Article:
Running out of angles

I’ve photographed this building from all over the place, including the air, and I’ve taken photos while hanging off of its roof on multiple occasions. So I struggle with trying to find something different each year. I don’t think I’ve tried this one, so it seems like a suitable way to ring in the new year.

My top 18 of ’18

I suppose it’s time to pause and reflect on “last year”, so let’s look at some of my favorite photos from 2018. I haven’t been able to get out with my cameras lately, and it’s driven me absolutely nuts, but I did actually produce hundreds of photos I like during the year. I posted 148 of them on my blog, the rest being part of projects I’m still working on. Here we go:

My beautiful bride actually took this one with her cell phone. We love lighting up them windows on the capitol tower, and the Bison gave us a grand reason to do so!

I took this photo (and a 360 panorama of it, if you check my Facebook page) down by Hazelton. It’s gone now…razed later in the spring.

We had a brief period where there was a ton of frost each morning, so I was able to work the Bismarck-Mandan area pretty hard and grab a variety of frost photos. This is among my favorites.

Every now and then I even nab a pretty decent shot on my lunch break! This was one more from the frost collection.

This is one of Mandan’s best kept secrets. I’ve lived in the Bismarck-Mandan area on and off for forty years and didn’t know it was hiding right here!

Then there are these ice chunks, left behind by ice fishermen, on Harmon Lake. Combined with just the right North Dakota sky, of course…

I did manage to do a fair bit of flying this year, which is the best way to get shots of barns like this one. That’s quite a lean. I’ll need to revisit it and see how it looks a year later. Hopefully it still stands.

The old Berlin Baptist Church northeast of Ashley was purchased by a private party and was in the process of being dismantled when I stopped by. I don’t know if the work was completed over the summer. Too bad…this looks like it was a breathtaking building before. Right on the lake, too.

I got soaked walking out to this shot, but at least I came back without a single tick crawling on me, despite it being the peak of the season.

Hootie the owl
I had big plans for a relationship with Hootie, the young owl who took up residency in my friends’ tree. Sadly, I never saw him again after the day this was taken. They sold the house and moved away, and Hootie moved on as well.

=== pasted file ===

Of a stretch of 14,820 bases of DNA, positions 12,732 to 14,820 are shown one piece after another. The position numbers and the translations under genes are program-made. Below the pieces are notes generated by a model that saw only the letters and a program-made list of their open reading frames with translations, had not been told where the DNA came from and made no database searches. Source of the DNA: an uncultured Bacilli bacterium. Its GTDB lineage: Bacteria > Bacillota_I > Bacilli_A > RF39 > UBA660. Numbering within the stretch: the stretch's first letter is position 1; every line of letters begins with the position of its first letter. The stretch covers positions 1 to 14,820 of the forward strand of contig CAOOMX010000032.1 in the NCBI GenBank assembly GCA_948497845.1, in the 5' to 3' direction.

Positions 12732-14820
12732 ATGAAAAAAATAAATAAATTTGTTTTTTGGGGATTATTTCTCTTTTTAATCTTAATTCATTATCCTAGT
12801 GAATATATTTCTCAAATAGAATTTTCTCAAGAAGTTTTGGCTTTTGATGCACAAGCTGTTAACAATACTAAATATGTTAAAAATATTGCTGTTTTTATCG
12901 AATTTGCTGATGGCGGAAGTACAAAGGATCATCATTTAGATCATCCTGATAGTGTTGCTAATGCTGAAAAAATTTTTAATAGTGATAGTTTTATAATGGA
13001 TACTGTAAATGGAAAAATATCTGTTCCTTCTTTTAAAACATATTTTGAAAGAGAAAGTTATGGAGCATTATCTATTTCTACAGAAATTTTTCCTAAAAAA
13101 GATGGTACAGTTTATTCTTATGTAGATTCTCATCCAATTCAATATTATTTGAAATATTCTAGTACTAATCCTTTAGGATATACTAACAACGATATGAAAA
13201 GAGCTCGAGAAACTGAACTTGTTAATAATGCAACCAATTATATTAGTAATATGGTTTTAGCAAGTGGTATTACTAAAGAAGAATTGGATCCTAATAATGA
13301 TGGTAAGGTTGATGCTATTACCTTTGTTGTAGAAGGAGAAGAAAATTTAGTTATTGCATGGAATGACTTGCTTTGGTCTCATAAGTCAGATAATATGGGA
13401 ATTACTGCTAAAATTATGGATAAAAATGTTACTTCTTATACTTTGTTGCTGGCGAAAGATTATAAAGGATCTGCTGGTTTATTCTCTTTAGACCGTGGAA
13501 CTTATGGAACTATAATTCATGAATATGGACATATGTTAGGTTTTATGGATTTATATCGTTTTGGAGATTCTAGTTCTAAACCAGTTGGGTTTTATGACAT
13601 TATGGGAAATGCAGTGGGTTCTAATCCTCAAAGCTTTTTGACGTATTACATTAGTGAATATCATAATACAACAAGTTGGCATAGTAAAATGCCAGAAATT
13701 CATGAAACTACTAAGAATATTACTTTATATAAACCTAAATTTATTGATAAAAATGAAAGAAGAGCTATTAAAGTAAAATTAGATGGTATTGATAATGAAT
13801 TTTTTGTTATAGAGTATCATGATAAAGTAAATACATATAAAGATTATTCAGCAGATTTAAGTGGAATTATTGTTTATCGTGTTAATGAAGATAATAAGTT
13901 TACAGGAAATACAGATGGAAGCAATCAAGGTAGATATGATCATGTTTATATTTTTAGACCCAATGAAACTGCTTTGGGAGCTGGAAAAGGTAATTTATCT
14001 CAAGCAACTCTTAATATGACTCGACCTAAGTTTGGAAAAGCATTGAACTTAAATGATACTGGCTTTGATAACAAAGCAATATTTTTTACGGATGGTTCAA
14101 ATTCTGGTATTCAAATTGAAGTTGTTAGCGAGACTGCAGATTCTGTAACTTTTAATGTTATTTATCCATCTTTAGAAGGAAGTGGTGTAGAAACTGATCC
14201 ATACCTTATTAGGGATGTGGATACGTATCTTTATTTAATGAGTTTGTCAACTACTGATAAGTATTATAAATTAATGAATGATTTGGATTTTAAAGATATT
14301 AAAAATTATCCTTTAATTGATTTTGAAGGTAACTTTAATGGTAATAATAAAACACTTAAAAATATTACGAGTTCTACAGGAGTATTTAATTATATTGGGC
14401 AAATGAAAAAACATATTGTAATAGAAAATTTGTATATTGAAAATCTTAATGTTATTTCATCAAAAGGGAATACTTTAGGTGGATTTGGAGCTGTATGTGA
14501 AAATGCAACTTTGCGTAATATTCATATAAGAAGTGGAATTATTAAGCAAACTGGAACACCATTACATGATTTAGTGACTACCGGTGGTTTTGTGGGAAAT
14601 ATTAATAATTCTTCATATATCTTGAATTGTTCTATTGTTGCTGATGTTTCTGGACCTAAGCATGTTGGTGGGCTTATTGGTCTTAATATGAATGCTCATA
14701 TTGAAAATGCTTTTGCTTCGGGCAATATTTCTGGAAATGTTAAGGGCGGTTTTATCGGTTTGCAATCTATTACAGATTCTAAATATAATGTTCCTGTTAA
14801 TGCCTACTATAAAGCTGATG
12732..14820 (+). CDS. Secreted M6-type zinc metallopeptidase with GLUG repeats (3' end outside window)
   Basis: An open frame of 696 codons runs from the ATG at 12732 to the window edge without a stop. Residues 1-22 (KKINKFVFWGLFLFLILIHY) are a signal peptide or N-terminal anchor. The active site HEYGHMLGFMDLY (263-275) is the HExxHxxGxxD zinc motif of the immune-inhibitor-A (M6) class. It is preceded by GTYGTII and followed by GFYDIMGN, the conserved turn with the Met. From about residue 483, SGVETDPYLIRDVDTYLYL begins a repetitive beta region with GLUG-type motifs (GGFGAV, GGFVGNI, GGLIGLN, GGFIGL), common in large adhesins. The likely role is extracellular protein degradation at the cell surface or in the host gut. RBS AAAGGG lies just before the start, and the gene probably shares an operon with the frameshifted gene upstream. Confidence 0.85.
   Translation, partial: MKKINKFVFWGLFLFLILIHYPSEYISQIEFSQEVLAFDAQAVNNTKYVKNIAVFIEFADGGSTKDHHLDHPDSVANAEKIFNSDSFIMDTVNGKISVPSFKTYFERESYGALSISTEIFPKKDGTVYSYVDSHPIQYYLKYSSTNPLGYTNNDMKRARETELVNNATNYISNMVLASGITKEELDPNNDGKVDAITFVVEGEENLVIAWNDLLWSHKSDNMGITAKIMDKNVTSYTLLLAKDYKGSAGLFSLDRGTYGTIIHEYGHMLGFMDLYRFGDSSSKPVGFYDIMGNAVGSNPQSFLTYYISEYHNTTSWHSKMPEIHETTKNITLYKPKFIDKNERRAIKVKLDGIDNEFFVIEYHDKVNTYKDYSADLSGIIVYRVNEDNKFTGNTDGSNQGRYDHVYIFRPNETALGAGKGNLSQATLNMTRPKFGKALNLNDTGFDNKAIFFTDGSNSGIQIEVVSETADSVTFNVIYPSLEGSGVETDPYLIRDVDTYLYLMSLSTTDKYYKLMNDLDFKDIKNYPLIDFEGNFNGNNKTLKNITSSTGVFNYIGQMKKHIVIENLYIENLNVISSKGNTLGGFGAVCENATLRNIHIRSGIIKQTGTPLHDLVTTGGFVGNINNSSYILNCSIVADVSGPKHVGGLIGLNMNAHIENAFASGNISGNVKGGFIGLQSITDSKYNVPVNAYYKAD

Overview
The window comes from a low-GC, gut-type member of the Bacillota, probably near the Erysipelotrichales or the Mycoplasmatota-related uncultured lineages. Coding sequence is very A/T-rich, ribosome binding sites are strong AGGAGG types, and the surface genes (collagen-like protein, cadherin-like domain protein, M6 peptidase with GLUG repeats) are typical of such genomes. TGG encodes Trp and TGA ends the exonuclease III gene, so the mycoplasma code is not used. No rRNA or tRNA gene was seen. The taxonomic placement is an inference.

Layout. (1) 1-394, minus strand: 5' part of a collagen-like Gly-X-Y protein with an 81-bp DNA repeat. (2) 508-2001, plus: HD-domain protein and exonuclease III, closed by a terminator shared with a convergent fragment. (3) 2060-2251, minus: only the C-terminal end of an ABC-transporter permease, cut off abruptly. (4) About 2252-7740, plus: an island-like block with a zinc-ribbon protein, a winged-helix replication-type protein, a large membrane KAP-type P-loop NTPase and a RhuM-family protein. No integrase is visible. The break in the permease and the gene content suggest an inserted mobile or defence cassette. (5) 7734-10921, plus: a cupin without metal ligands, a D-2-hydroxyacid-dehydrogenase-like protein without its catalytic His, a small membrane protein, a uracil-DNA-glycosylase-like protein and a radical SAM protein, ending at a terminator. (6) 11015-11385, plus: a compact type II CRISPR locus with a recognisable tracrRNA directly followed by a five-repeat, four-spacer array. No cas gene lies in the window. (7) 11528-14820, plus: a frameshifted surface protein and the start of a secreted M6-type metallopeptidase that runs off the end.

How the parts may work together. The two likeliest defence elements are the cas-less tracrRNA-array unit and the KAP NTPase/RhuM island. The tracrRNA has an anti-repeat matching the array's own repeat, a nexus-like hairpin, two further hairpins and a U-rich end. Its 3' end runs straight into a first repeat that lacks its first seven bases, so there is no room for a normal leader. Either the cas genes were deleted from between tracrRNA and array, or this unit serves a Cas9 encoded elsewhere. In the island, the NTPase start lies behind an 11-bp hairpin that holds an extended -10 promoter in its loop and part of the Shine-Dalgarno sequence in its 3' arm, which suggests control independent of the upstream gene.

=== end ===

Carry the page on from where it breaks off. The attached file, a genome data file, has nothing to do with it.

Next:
If you’ve followed this blog at all in the past, you know that I have had a thing for windmills. Not as much in 2018, but I did get this shot. I had my oldest boy with me along with the camera I bought for him to help me on these trips.

I spotted this while flying around northeast of town. You’d never know it was there if looking from the ground. And the sun and clouds decided to play along.

I’m not sure if this church is still holding regular services, but it is being maintained. And I loved the colors in the steeple – they were a wonderful suprise.

Another product of flight. I’m not sure, but I think I was slightly closer to Montana than I was to Canada…but I was in the extreme northwestern part of our great state when I discovered this guy. I have some other wild photos from this area that I’ll post as part of another project someday.

Featured recently from a different angle, this is one of my favorite barns of 2018. I spotted it in east-central North Dakota while working my way from Harvey to Fargo using “the creative route”. I love to roam, after all.

I missed my chance to shoot this windmill west of Harmon Lake in the way I’d always wanted; neighborhoods have sprung up on all sides, and the farmstead it sits upon has been dismantled. But I did get this westward angle just after sunset, and that’ll have to do. So many of these opportunities are disappearing.

This little house – I know it looks like a barn, but it’s not – sits near Danzig Dam. I didn’t have much time to investigate, just enough to dash out there, fly around a little bit, and get home in time for some family stuff. I’m glad I found it.

This house sits northeast of town quite a ways, and was something I’d been hunting for quite a while after seeing a historical photo of it. I have many angles of it, and most feature its most distinctive feature: the overhand above the remains of the porch. This isn’t necessarily my favorite, but it demonstrates what made this house catch my eye. I’ll be going back here…I ran out of sunlight when I arrived this fall, and the sunset began shortly after I pulled up.

So that’s it: if I had to pick eighteen of my favorites, I think this is how I’d roll. I have so many more that I’d love to shoehorn in, including different angles of the ones already featured above, but I’ll try to trickle those out as future blog posts in the future. Here’s to 2019, may it be even more productive from a photography standpoint than last year! If I can wrangle more gas money, I think we’ll be set. I have big plans…

Red

I stumbled upon this barn earlier this summer, and was thrilled to find it. What a unique architecture! At least I hadn’t seen one like it. And it had a great shade of red remaining in places.

If it looks familiar, it’s because I posted this angle a while back. Both are from a flight over the area, and I couldn’t be more pleased with the find.


I haven’t been able to get out with either aircraft or camera lately, but I’m hoping to venture out soon! All my friends are posting cool stuff, and it’s driving me absolutely nuts.

Got a bit of an overbite there

I’d seen a photo of this home posted online and knew I had to find it.  A lot of Google hunting based on a description with the posted photo gave me what I needed to load up the truck and venture off to the northeast.  I marked six or seven spots that looked promising from space, then proceeded to hunt them all down.  This was the last spot on my list, and it didn’t disappoint.

 

I’m sure you spotted the same feature about this house that I did: the overhang of the upper floor, no longer supported by columns to the deck below.  I’m sure it’s just a matter of time before this collapses, but for now it has a great visage.